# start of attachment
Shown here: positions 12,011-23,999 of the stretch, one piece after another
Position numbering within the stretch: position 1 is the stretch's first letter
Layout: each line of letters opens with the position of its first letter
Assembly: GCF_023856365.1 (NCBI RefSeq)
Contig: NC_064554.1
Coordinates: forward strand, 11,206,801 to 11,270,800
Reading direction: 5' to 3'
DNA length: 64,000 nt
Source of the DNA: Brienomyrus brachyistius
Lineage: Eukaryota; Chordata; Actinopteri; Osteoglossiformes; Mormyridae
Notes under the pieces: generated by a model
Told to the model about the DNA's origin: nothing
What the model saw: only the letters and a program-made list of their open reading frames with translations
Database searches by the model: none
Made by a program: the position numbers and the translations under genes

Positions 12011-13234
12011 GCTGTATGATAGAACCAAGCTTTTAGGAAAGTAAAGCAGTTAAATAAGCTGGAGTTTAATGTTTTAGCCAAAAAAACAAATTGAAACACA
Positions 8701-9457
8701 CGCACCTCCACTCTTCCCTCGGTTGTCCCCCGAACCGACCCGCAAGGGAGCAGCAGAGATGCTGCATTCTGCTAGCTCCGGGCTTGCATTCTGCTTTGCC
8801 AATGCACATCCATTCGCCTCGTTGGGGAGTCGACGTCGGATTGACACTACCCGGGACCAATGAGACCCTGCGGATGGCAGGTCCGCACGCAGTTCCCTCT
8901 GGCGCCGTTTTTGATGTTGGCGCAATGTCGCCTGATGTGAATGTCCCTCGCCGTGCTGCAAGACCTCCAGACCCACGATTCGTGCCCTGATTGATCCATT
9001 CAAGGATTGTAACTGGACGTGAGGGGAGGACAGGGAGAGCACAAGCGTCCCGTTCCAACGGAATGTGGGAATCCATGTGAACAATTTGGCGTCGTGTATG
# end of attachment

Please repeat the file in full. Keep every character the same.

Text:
Shown here: positions 12,011-23,999 of the stretch, one piece after another
Position numbering within the stretch: position 1 is the stretch's first letter
Layout: each line of letters opens with the position of its first letter
Assembly: GCF_023856365.1 (NCBI RefSeq)
Contig: NC_064554.1
Coordinates: forward strand, 11,206,801 to 11,270,800
Reading direction: 5' to 3'
DNA length: 64,000 nt
Source of the DNA: Brienomyrus brachyistius
Lineage: Eukaryota; Chordata; Actinopteri; Osteoglossiformes; Mormyridae
Notes under the pieces: generated by a model
Told to the model about the DNA's origin: nothing
What the model saw: only the letters and a program-made list of their open reading frames with translations
Database searches by the model: none
Made by a program: the position numbers and the translations under genes

Positions 12011-13234
12011 GCTGTATGATAGAACCAAGCTTTTAGGAAAGTAAAGCAGTTAAATAAGCTGGAGTTTAATGTTTTAGCCAAAAAAACAAATTGAAACACA
Positions 8701-9457
8701 CGCACCTCCACTCTTCCCTCGGTTGTCCCCCGAACCGACCCGCAAGGGAGCAGCAGAGATGCTGCATTCTGCTAGCTCCGGGCTTGCATTCTGCTTTGCC
8801 AATGCACATCCATTCGCCTCGTTGGGGAGTCGACGTCGGATTGACACTACCCGGGACCAATGAGACCCTGCGGATGGCAGGTCCGCACGCAGTTCCCTCT
8901 GGCGCCGTTTTTGATGTTGGCGCAATGTCGCCTGATGTGAATGTCCCTCGCCGTGCTGCAAGACCTCCAGACCCACGATTCGTGCCCTGATTGATCCATT
9001 CAAGGATTGTAACTGGACGTGAGGGGAGGACAGGGAGAGCACAAGCGTCCCGTTCCAACGGAATGTGGGAATCCATGTGAACAATTTGGCGTCGTGTATG